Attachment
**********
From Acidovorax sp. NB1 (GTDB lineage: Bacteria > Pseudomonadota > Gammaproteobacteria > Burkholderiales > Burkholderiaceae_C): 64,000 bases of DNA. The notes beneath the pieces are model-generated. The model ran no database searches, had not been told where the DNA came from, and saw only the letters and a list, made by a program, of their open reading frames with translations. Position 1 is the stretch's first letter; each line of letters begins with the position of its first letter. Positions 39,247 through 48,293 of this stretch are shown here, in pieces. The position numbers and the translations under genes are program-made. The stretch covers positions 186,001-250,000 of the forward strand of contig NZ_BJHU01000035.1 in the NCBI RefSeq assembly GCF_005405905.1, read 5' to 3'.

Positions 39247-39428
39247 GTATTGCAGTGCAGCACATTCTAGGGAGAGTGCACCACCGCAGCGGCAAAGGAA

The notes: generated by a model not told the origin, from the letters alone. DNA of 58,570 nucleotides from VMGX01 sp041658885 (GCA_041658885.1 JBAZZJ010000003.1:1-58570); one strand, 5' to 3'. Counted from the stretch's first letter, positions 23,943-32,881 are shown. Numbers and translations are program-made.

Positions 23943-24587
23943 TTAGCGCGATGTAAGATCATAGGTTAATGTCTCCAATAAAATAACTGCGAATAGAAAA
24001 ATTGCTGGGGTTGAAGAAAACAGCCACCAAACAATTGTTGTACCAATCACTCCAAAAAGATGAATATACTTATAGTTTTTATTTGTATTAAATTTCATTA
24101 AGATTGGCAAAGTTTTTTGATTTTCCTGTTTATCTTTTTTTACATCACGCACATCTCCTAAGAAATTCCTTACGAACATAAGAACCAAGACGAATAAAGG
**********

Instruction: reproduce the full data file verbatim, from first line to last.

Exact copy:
From Acidovorax sp. NB1 (GTDB lineage: Bacteria > Pseudomonadota > Gammaproteobacteria > Burkholderiales > Burkholderiaceae_C): 64,000 bases of DNA. The notes beneath the pieces are model-generated. The model ran no database searches, had not been told where the DNA came from, and saw only the letters and a list, made by a program, of their open reading frames with translations. Position 1 is the stretch's first letter; each line of letters begins with the position of its first letter. Positions 39,247 through 48,293 of this stretch are shown here, in pieces. The position numbers and the translations under genes are program-made. The stretch covers positions 186,001-250,000 of the forward strand of contig NZ_BJHU01000035.1 in the NCBI RefSeq assembly GCF_005405905.1, read 5' to 3'.

Positions 39247-39428
39247 GTATTGCAGTGCAGCACATTCTAGGGAGAGTGCACCACCGCAGCGGCAAAGGAA

The notes: generated by a model not told the origin, from the letters alone. DNA of 58,570 nucleotides from VMGX01 sp041658885 (GCA_041658885.1 JBAZZJ010000003.1:1-58570); one strand, 5' to 3'. Counted from the stretch's first letter, positions 23,943-32,881 are shown. Numbers and translations are program-made.

Positions 23943-24587
23943 TTAGCGCGATGTAAGATCATAGGTTAATGTCTCCAATAAAATAACTGCGAATAGAAAA
24001 ATTGCTGGGGTTGAAGAAAACAGCCACCAAACAATTGTTGTACCAATCACTCCAAAAAGATGAATATACTTATAGTTTTTATTTGTATTAAATTTCATTA
24101 AGATTGGCAAAGTTTTTTGATTTTCCTGTTTATCTTTTTTTACATCACGCACATCTCCTAAGAAATTCCTTACGAACATAAGAACCAAGACGAATAAAGG